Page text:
To master cybersecurity, design systems around employee workflows

Marin General has seen a 50 percent reduction in system vulnerabilities and 100 percent participation in staff security awareness efforts -- just by building a system designed for the humans who use it.
By Jessica Davis
09:56 AM
Marin General cybersecurity

For nearly two years, the healthcare sector has been in the crosshairs of cybercriminals, thriving on outdated systems and banking on humans to open the door. In fact, in 2015, 60 percent of breaches were caused by insiders, according to the IBM 2016 Cyber Security Intelligence Index.

It’s an issue well-known to healthcare’s security leaders. However, it creates a major issue: How can an IT team build a well-secured system, while making sure it doesn’t interrupt clinicians’ ability to care for their patients?

Consumer-centric security

For Marin General, a standalone community hospital, just north of San Francisco, it was easy: Focus on people.

Marin didn’t need to start from the ground up during its security upgrade in Jan. 2016, as it has the obvious tools in place like firewalls, antivirus and the like, according to Marin’s CISO Jason Johnson. But the systems were disparate and needed to be brought under a unified umbrella.

[Also: Future-proofing security: Protecting against the new arsenal of weaponized malware]

Typically, when security managers begin a project like this, they look at the current technology and focus on filling in the gaps, explained Johnson.

“But we took a different approach to focus on the person and people because we knew that would the hardest needle to move and the most difficult to change,” said Johnson. “We started to focus on the people in parallel to the tools in the stack.”

His team started an e-learning, webinar-style orientation during the workday, for which his staff was compensated. Johnson explained training didn’t just include PowerPoint slides and lectures on HIPAA. Rather, there were games and rewards, coupled with education about the real cost of a breach. Security awareness training is required annually for Marin, and it’s integrated within new employee orientation.

[Also: Checklist: These 5 steps will future-proof your hospital's cybersecurity program]

His team also partnered with marketing, which created ads for a bug bounty program called Security Sleuths. The program rewards its staff members who report phishing emails or concerns to the IT team.

“I thought it would be gimmicky, but the gamification really spoke to people in a way I didn’t anticipate,” said Johnson.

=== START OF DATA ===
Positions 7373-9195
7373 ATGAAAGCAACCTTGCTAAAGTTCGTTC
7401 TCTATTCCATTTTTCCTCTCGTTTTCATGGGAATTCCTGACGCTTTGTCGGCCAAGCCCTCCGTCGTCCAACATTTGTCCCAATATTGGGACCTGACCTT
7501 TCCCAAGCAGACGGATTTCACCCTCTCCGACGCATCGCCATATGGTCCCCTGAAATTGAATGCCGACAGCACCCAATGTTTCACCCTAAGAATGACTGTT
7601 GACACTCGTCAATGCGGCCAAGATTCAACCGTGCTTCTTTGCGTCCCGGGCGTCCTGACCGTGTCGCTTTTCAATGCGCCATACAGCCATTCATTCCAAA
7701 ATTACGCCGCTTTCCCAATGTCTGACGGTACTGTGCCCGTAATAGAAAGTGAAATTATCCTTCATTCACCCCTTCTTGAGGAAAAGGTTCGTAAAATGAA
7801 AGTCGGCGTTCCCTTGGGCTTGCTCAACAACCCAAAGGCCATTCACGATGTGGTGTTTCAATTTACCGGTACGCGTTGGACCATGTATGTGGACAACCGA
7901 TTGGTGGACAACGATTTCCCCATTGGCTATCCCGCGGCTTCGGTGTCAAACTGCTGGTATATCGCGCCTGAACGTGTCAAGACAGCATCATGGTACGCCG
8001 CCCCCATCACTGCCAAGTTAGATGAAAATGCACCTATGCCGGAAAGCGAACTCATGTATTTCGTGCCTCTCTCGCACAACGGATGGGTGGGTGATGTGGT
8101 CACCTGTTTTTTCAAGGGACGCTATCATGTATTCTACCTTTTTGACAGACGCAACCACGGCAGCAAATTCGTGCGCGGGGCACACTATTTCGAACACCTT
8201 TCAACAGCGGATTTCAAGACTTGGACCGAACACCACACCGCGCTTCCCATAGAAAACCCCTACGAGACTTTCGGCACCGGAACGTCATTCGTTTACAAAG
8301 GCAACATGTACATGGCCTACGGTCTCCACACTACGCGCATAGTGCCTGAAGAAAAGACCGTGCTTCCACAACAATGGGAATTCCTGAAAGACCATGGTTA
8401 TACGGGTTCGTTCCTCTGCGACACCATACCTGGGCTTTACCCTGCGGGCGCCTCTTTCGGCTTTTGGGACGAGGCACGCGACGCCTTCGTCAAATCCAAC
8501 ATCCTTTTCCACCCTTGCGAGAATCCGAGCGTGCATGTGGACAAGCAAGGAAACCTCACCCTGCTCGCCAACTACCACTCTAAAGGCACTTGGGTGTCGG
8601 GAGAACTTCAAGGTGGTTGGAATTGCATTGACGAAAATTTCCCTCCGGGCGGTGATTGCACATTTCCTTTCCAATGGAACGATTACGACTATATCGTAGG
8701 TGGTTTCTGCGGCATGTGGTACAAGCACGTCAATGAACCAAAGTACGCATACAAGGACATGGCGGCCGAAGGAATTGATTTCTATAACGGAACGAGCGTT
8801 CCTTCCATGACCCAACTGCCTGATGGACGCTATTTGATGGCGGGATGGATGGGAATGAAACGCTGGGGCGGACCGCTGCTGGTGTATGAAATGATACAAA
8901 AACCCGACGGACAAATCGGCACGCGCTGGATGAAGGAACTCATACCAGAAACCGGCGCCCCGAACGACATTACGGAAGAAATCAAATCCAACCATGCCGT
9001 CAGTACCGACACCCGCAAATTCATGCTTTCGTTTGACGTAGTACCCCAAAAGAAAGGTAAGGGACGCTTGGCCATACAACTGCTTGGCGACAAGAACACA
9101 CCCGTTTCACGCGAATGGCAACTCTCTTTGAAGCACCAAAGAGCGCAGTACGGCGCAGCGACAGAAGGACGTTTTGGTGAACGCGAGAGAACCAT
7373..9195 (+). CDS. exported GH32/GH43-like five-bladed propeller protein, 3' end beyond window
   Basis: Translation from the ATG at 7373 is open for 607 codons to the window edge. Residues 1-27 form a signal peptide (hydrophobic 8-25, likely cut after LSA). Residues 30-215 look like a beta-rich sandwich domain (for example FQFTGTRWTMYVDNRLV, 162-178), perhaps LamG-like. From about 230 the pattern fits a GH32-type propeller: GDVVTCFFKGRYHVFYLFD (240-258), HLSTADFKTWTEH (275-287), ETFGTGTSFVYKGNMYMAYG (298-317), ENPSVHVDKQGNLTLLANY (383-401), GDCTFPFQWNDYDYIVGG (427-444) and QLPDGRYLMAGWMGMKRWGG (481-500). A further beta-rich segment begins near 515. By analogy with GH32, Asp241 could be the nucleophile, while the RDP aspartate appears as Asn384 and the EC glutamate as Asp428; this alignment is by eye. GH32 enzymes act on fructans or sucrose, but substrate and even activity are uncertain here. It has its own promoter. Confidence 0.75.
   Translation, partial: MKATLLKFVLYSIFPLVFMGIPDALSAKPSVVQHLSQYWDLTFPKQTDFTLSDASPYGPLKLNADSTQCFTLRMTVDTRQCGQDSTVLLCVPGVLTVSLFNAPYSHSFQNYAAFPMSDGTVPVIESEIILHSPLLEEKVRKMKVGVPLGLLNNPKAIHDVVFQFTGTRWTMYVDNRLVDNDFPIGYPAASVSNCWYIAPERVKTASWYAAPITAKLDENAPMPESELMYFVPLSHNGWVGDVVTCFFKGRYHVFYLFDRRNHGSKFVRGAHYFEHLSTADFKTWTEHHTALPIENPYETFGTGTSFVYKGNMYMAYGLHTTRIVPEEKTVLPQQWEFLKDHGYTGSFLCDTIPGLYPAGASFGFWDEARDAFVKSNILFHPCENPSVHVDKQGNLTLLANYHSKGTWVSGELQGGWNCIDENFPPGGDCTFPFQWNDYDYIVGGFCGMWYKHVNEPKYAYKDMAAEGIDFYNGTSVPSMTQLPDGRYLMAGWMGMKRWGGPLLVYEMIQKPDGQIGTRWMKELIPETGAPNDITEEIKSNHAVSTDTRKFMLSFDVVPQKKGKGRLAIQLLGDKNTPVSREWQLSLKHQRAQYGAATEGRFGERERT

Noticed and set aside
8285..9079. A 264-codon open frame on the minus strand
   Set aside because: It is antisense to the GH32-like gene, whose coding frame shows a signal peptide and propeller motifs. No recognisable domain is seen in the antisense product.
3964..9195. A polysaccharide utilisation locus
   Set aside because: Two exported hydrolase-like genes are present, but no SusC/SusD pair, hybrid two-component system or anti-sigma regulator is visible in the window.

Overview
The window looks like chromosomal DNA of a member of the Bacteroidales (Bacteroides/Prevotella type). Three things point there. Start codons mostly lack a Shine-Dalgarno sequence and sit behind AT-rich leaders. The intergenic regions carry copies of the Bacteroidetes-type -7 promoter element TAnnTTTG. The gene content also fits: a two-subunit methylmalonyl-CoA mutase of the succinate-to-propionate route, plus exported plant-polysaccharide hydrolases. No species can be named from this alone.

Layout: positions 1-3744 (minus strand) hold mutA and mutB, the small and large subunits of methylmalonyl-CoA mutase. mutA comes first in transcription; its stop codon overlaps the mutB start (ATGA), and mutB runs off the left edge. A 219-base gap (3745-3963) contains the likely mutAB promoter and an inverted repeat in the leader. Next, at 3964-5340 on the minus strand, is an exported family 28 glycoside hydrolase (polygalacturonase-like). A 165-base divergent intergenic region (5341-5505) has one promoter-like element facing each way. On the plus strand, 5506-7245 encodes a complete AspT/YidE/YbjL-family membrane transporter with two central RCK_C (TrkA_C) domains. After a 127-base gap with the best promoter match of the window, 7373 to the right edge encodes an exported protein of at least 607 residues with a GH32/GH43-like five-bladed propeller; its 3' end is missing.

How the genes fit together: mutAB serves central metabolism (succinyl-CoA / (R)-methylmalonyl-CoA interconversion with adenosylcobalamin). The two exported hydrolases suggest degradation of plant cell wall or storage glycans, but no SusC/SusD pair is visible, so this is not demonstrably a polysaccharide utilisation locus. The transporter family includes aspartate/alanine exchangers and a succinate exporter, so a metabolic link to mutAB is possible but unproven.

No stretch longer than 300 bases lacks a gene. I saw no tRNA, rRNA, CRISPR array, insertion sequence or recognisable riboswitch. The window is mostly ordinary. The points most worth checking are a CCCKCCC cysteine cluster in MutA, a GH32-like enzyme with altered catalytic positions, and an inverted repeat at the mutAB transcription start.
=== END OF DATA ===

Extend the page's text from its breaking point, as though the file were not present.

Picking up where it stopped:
Johnson’s team also makes sure to have a visible presence and face. So that when staff has a pressing question, they know it’s easy to reach out to is team for an answer before they make a mistake and, for example, click on a malicious link.

User-friendly security tools

Marin also needed to upgrade its antivirus and a few other tools, but that process didn’t begin until the people aspect of the project was well underway.

When considering changes to workflows it was crucial to bring it down to the staff to understand their needs and the way they work on a daily basis, as “security people can get siloed in their way of thinking,” Johnson explained.

So instead of just drawing up new platforms, Johnson’s team spoke with staff for a more consumer-based approach to bring in new workflows.

“And sometimes it’s important to get more input than you think is necessary,” Johnson said.

[Also: 10 stubborn cybersecurity myths, busted]

One unique project was to enforce encrypted email for PHI, as no email portal is good enough. However, “if you impact a customer’s workflow with security, they’ll find a way around it.”

So instead of just forcing staff into a new behavior, Johnson’s team surveyed staff to find out who they talk to most often. From that information, Johnson’s team came up with the top organizations, then sent Marin engineers to those organizations to build a gateway or encryption tunnel.

“It was a huge resource strain, but it in the end it made our user base able to send email encrypted, seamlessly,” said Johnson. “We decided to make it better for them. It’s the customer-centric approach.”

To Johnson, it was crucial to partner with other internal stakeholders and get it out of IT. His team began to loop people in early -- especially critical leaders within the organization.

“It’s important to make sure top-level leaders are supporting you,” said Johnson. “It’s easy for managers to do. But you get more involvement during the process when the board is supportive.”

Johnson’s team also partnered with contracting and the project management office to make security a requirement of every new contract or project.

“Before the C-suite can even get their pens out, every project stops by my desk for a standardized security review,” said Johnson.

Real results

To start, Johnson set a goal of 50 percent participation by the end of the year, in parallel to analyzing its security tools. In one year, Marin had 100 percent participation by partnering with HR.

Further, Marin has less than .5 percent click rate on malicious emails -- down from 63 percent just one year ago and has remained constant for 12 months. And his staff reports at least six reports of phishing each day.

Johnson’s team has also seen a 50 percent reduction in system vulnerabilities and 100 percent participation in staff security awareness efforts, along with engagement from physicians.

“Rather than trying to operate in the IT silo, and convince people they should do this, we did outreach with departments,” said Johnson. “It wasn’t just the normal shtick. And once people were convinced it was a good idea and everyone was on board, security became a requirement.”

Future-proofing security

Why cybersecurity is top of mind for forward-looking healthcare orgs.

Twitter: @JessieFDavis
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